North Korea on Saturday conducted a fourth round of ballistic missile tests in one week, the country's most ever, launching two of them toward the sea off its east coast, the Japanese government said, in an apparent protest against joint naval drills held this week involving the United States and South Korea.

North Korea had already fired ballistic missiles toward the Sea of Japan on three occasions since last Sunday, in defiance of U.N. Security Council resolutions, driving a record-breaking pace of such testing this year.

The two short-range ballistic missiles were fired from the Sunan area of Pyongyang between 6:45 a.m. and 7:03 a.m., according to the South Korean military. The fourth test came a day after Japan joined the United States and South Korea for anti-submarine drills.

The missiles traveled about 350 to 400 kilometers with a maximum altitude of 50 km before apparently falling into waters off the country's east coast and outside Japan's exclusive economic zone, Toshiro Ino, Japanese senior vice defense minister, told reporters.

They may have flown on irregular trajectories, Ino said without elaborating. Japan lodged a protest with North Korea via the Japanese Embassy in Beijing.

"It threatens the peace and security of Japan, this region and the international community, and is absolutely unacceptable," Ino said.

In South Korea, President Yoon Suk Yeol said in a speech delivered at a military ceremony that "North Korea has not abandoned its obsession with nuclear weapons and missiles," adding Seoul will strengthen its alliance with the United States to counter Pyongyang's provocations.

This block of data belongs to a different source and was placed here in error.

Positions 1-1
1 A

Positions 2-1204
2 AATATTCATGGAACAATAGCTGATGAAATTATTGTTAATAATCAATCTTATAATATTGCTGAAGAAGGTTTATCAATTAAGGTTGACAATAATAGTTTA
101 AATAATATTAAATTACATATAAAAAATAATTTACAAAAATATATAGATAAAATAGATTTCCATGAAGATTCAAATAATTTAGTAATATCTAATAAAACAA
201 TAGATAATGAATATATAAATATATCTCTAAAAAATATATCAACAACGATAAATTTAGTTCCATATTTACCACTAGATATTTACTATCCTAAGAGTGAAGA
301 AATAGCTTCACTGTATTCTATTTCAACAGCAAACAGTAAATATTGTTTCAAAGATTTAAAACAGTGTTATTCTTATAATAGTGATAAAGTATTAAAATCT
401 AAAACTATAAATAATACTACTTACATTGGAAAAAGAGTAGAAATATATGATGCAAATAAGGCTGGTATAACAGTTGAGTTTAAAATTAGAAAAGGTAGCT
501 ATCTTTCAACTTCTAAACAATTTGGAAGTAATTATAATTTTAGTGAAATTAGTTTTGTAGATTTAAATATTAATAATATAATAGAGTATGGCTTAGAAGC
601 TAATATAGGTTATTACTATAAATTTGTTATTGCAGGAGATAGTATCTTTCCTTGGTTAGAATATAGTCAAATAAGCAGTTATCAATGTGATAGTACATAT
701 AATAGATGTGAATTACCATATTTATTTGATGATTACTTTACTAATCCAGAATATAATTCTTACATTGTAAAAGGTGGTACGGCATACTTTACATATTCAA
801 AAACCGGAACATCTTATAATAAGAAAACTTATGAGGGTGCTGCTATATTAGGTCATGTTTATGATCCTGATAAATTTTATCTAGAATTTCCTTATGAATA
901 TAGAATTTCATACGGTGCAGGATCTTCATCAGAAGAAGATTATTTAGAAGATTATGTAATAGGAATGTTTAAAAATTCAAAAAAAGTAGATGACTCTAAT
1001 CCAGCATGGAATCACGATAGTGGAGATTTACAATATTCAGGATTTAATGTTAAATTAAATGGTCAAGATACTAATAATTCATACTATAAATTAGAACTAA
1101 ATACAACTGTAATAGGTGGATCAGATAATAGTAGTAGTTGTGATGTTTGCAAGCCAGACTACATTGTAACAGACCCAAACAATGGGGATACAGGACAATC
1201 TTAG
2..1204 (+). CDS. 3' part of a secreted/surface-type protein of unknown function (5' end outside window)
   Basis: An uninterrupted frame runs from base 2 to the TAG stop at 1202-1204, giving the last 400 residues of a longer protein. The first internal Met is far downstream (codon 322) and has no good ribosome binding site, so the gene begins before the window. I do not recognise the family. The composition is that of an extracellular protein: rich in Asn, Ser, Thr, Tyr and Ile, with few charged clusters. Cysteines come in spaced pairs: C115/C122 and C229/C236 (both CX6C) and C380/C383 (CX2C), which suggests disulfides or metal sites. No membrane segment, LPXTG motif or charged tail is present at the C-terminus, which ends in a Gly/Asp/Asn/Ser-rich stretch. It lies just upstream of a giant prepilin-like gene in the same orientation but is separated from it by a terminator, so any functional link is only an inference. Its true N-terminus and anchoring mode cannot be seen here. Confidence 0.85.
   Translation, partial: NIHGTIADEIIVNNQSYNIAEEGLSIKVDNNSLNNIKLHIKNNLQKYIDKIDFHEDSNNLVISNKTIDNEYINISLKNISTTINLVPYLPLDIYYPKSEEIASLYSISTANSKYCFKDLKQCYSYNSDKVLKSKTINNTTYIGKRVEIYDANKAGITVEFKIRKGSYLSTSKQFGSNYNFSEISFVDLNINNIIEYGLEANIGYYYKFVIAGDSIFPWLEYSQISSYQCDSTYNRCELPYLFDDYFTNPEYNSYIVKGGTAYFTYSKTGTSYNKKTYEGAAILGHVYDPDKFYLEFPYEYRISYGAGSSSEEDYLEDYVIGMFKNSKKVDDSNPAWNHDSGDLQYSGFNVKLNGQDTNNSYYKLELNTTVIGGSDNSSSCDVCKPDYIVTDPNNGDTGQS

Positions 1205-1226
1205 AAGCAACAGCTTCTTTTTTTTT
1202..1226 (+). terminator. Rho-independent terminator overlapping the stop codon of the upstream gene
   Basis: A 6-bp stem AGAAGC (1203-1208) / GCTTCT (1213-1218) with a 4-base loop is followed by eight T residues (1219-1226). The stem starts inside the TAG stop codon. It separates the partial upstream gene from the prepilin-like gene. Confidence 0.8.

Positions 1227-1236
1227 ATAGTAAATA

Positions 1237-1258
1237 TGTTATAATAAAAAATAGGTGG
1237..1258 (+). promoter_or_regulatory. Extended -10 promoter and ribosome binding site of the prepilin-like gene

The United States and South Korea held joint military exercises in the Sea of Japan between Monday and Thursday for the first time in about five years.

The South Korean military said the missiles had a maximum altitude of about 30 km, flying 350 km with a maximum speed of Mach 6. The latest round launched by North Korea brought the total number this year, including cruise missiles, to 22.

The U.S. Indo-Pacific Command said it had assessed that the latest missile launch did not pose an immediate threat to U.S. territory or its allies but highlighted the "destabilizing impact" of North Korea's "unlawful" weapons programs.

The U.S. commitments to the defense of Japan and South Korea remain "ironclad," the command added.

U.S. Vice President Kamala Harris traveled to the Demilitarized Zone on the border of the two Koreas on Thursday, showing Washington's commitment to the defense of South Korea.

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